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Chicago Defender

 

 

 

Chicago Defender

Subscribers to the Defender, 1919 (Map)
Robert Sengstacke Abbott produced the first issue of the Chicago Defender on May 6, 1905. What began as a four-page handbill quickly became the most important black metropolitan newspaper in America. Flaming headlines and indignant editorials chronicled the plight of African Americans in sensational detail. Its commitment to safeguarding civil liberties opened a new space for blacks to air their views and to voice their discontent. Abbott's conviction that “American Race Prejudice must be destroyed” led the Defender to fight against racial, economic, and social discrimination, baldly reporting on lynching, rape, mob violence, and black disfranchisement. It championed fair housing and equal employment and was a chief proponent of the “spend your money where you can work” campaign.

The Defender remains most significant for the active part it played in the Great Migration. Most southern migrants got their first glimpse of life in Chicago in the pages of the Defender, glimpses that made the city a striking symbol of the migration even for those moving elsewhere. Setting departure dates and showing pictures of the best schools, parks, and houses in Chicago next to pictures of the worst conditions in the South, the Defender stirred migration fever across much of the South. Southern cities banned the newspaper and exacted serious penalties on anyone found distributing or reading it.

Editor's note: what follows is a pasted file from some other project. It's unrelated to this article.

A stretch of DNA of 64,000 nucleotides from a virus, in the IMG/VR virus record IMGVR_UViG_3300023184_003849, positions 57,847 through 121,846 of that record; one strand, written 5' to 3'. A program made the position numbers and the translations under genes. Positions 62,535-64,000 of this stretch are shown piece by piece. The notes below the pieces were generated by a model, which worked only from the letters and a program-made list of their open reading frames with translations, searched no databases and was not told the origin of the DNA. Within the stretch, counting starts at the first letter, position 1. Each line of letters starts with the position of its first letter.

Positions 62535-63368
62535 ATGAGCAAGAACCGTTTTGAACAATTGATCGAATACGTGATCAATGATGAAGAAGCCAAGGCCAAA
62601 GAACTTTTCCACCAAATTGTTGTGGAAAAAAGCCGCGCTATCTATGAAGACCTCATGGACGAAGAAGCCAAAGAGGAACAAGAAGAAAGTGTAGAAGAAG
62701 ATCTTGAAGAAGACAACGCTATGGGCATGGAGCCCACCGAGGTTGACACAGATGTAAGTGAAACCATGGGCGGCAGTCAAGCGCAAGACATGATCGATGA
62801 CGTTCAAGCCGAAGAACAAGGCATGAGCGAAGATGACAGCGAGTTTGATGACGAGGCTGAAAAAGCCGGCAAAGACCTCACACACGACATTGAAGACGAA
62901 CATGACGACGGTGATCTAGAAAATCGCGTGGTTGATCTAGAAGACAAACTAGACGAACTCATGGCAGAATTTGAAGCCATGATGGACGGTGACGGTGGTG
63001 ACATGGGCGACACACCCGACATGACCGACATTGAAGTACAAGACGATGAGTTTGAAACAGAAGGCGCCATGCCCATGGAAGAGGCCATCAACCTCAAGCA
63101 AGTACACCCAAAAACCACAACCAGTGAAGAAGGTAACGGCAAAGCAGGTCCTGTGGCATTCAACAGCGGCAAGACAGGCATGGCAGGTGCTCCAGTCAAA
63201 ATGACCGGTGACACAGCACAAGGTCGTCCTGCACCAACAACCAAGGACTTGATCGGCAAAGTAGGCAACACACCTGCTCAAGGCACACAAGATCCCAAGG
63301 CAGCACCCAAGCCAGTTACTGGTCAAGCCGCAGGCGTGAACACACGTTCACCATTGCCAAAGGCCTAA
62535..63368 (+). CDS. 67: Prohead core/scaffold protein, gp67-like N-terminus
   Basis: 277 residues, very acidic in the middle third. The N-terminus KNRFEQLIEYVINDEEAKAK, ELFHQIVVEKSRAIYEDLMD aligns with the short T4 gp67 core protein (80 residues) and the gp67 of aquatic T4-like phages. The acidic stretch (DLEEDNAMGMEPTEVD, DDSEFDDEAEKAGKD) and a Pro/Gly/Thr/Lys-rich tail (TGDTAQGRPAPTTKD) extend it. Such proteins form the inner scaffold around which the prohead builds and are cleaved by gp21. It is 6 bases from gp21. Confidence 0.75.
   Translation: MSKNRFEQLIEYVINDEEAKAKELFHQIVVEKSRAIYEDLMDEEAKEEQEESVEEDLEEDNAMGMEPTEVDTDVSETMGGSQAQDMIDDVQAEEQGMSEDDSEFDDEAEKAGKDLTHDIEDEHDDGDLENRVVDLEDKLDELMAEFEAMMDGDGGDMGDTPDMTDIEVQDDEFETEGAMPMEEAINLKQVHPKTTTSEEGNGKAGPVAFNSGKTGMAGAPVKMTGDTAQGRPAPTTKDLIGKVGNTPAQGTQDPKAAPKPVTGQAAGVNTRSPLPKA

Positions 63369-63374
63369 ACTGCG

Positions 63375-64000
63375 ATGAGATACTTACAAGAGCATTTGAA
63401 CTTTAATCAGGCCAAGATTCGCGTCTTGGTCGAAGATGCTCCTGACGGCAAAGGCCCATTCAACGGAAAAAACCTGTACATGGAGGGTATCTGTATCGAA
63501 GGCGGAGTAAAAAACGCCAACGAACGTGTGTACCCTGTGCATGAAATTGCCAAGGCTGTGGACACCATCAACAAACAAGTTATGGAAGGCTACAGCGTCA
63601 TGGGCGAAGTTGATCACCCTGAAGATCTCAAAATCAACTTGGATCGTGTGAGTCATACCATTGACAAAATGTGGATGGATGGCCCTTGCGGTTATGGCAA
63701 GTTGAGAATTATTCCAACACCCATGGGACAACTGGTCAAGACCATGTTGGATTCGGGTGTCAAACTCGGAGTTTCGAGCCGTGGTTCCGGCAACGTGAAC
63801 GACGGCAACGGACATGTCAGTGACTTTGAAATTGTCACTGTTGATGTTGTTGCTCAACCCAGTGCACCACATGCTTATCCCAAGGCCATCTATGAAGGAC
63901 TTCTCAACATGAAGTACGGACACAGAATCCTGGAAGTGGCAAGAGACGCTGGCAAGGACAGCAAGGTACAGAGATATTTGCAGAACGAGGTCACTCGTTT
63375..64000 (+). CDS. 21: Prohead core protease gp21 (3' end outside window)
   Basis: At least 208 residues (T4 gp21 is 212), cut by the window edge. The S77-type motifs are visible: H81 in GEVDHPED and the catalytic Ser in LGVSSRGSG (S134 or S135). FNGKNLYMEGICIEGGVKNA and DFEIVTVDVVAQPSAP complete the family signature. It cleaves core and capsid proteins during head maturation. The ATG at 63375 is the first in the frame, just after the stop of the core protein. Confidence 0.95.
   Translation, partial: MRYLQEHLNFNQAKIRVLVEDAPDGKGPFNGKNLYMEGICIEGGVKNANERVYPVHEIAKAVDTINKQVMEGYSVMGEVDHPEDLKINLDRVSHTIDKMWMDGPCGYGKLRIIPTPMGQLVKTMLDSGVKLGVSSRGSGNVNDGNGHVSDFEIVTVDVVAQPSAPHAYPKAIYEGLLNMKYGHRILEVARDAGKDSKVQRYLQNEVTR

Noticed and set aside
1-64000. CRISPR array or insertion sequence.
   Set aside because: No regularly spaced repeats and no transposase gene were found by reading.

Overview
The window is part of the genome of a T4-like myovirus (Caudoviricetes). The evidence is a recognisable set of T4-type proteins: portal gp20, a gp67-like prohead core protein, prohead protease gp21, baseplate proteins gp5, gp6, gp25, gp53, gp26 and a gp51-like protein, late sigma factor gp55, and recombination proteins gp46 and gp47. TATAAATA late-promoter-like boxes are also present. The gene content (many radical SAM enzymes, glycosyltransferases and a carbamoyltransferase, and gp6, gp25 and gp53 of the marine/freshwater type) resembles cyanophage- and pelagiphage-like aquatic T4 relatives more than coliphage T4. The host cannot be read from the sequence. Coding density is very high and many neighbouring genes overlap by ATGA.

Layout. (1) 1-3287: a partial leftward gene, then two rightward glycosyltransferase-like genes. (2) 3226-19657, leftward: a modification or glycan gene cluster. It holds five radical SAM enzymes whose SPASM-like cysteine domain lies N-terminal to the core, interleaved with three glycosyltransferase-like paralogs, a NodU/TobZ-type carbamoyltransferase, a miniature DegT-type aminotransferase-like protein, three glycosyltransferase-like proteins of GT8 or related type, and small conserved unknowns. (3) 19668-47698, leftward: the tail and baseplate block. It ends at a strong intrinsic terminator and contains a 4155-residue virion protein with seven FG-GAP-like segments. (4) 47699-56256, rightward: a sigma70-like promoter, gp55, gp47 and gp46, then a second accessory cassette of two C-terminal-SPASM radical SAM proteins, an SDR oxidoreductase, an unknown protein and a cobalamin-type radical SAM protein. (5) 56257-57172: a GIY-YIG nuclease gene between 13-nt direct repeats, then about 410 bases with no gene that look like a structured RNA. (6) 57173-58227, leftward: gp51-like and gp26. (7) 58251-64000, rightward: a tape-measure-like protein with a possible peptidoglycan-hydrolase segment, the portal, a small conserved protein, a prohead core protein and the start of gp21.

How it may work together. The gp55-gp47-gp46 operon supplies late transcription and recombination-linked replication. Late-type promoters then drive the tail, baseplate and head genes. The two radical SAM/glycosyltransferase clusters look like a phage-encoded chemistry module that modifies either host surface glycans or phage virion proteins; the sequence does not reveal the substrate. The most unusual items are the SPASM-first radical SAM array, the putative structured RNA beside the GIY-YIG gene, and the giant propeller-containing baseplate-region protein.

Chicago Defender Newsboy
The “World's Greatest Weekly” also constituted a revolutionary departure for black newspapers and set new standards for African American journalism. The Defender devoted columns to editorials, society news, culture, and local politics, printing what many black southerners were afraid to whisper among themselves. For its part in encouraging the Great Migration, voicing the discontent of blacks, and revolutionizing black journalism, the Defender stands as one of the most powerful organs of social action in America.

Bibliography
Green, Adam Paul. “Selling the Race: Cultural Production and Notions of Community in Black Chicago, 1940–1955.” Ph.D. diss., Yale University, 1998.
Grossman, James R. Land of Hope: Chicago, Black Southerners, and the Great Migration. 1989.
Ottley, Roi. The Lonely Warrior: The Life and Times of Robert S. Abbott. 1955.